image-football-worldA high performing football team typically has a lot of talent, but they also have the best equipment to facilitate their achievements. In the same way, talented folks in organizations perform at their highest when provided with the right equipment and tools. One of those mandatory business tools is Internet access. But how do you decide which Internet Service Provider (ISP) you want to give your team?

Winning football teams put points on the board because they have professional players ready for the spotlight with a lot of speed, and they have backup players ready to take over when someone goes down. 


When it comes to the Internet, usage is increasing daily, try to avoid junior varsity level Internet access like DSL which will only hinder your employees. Staying with DSL is like giving your team 10-year-old equipment when the other team is all up to date! Give your team access to at least cable service (such as Cablevision or Comcast) or fiber service (such as FIOS) which can offer up to 150 Mbps down and 35 Mbps up.

With the growing use of online backup, you’ll need faster Internet service to ensure your offsite backups will complete off-hours. If you’re moving more of your business computer services to the Cloud, adequate Internet speeds will be required for acceptable performance. In general, internet speeds of 20 Mbps or higher are adequate for most cloud-based applications but be sure to check it out before moving to the cloud.

How do you know if you’re getting what you ordered? You can test your Internet bandwidth at — keep in mind, test results can vary widely. The best approach for testing your Internet bandwidth is to test when no one else, including online backup software, is using your Internet connection and the computer is wired to your network. Internal network switches, firewalls, and wireless connections will all impact the results achieved.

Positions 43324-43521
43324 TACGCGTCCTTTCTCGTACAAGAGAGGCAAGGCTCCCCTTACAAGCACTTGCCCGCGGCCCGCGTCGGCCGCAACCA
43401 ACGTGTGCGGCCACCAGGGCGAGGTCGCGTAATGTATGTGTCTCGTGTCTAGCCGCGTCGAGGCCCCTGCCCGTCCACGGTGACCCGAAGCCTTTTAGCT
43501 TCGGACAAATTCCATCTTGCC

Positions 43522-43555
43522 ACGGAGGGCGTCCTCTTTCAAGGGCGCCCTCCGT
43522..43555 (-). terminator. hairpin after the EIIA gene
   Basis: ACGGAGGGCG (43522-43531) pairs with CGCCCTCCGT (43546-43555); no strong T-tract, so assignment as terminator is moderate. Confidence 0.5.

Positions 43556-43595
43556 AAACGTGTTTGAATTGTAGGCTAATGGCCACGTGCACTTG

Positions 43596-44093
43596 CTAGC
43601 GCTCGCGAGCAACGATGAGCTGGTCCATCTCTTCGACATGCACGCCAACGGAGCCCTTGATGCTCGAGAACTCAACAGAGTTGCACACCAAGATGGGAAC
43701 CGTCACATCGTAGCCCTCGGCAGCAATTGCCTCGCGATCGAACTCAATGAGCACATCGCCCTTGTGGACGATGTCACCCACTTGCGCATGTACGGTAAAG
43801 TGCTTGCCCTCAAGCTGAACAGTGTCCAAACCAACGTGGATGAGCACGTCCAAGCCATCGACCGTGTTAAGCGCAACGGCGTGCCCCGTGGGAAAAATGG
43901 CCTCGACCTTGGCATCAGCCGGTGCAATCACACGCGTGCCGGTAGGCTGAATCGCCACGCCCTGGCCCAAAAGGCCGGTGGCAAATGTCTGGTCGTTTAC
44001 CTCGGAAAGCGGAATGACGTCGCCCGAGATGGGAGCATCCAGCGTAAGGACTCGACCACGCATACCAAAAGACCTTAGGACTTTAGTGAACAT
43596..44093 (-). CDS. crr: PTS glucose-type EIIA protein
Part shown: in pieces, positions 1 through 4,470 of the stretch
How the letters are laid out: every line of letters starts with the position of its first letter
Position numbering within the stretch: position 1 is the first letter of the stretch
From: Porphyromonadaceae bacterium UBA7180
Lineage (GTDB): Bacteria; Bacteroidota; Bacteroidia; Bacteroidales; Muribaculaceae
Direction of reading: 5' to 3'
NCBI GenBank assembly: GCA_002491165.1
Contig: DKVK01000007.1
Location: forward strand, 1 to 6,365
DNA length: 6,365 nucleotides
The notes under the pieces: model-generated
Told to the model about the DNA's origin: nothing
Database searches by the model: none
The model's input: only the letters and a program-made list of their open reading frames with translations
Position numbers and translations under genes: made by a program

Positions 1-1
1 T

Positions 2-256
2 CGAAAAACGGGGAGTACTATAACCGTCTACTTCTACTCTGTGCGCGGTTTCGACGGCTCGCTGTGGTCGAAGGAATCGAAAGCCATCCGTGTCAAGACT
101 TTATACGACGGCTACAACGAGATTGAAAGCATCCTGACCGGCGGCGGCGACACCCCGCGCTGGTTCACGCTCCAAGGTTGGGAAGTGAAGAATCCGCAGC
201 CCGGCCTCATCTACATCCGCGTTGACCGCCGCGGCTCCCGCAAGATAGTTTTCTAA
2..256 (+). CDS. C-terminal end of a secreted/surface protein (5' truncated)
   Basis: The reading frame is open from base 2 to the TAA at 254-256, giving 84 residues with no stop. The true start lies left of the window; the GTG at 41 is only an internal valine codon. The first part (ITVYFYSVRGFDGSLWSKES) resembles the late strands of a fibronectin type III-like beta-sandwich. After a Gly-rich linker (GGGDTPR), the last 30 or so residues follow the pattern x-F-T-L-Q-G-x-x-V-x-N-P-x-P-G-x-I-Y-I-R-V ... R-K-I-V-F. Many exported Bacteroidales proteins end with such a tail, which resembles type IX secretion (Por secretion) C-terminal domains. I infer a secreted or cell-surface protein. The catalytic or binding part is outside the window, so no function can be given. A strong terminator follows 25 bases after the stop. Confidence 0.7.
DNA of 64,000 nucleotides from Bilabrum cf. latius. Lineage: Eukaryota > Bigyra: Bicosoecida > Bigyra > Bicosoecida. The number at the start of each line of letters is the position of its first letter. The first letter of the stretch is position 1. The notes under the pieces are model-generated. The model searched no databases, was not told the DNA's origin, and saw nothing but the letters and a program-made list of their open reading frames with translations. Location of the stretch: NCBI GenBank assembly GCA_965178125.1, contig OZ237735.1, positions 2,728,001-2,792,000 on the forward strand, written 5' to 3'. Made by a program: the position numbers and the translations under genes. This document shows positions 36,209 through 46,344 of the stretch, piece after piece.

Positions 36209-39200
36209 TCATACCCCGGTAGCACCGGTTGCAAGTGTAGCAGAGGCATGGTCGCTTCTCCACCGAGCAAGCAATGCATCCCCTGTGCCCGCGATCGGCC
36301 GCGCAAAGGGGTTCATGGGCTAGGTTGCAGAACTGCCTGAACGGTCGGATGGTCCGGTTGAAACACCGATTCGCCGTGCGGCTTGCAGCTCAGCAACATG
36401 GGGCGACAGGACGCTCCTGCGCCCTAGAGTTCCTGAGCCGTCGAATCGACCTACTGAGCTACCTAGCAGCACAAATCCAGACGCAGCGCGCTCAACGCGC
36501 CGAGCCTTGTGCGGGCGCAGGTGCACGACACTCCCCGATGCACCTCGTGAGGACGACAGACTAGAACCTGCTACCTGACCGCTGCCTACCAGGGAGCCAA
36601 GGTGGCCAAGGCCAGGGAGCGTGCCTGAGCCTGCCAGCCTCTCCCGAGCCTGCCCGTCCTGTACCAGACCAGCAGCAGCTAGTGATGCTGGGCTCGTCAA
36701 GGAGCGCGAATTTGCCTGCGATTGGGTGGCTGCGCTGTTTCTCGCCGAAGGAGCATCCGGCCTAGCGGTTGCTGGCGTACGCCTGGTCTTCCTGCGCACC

Some organizations need a guarantee of higher quality Internet service than cable or FIOS can provide. In these cases, an enterprise-class fiber optic (e.g. Lightpath) or bonded T1 solution may be in order. With these types of service, the provider has higher service level standards (SLAs) that they must adhere to in terms of uptime and performance.


Sometimes football teams have to call in a backup when one of their starting players goes down. Organizations today rely so much on their access to the Internet that the most professional are making a sound investment in a backup Internet connection. This connection should be from an alternative service provider than your primary (such as an inexpensive cable connection or DSL) and can seamlessly keep your organization working when or if the first-team ISP’s service goes down. In this case, the special features of your network firewall can make this failover to the special team seamless. 

When it comes to Internet access and your network there are other things to consider as well—not all ISPs or options are created equal; you might think they are the same, but in the field of play they are quite different. So, when selecting your Internet services, keep the tips above in mind and if you’re still confused or unsure, ask us! We’re here to help you ensure you have the best Internet service for your business so that you’re ready for your next play.

First published in our January 2014 IT Radix Resource newsletter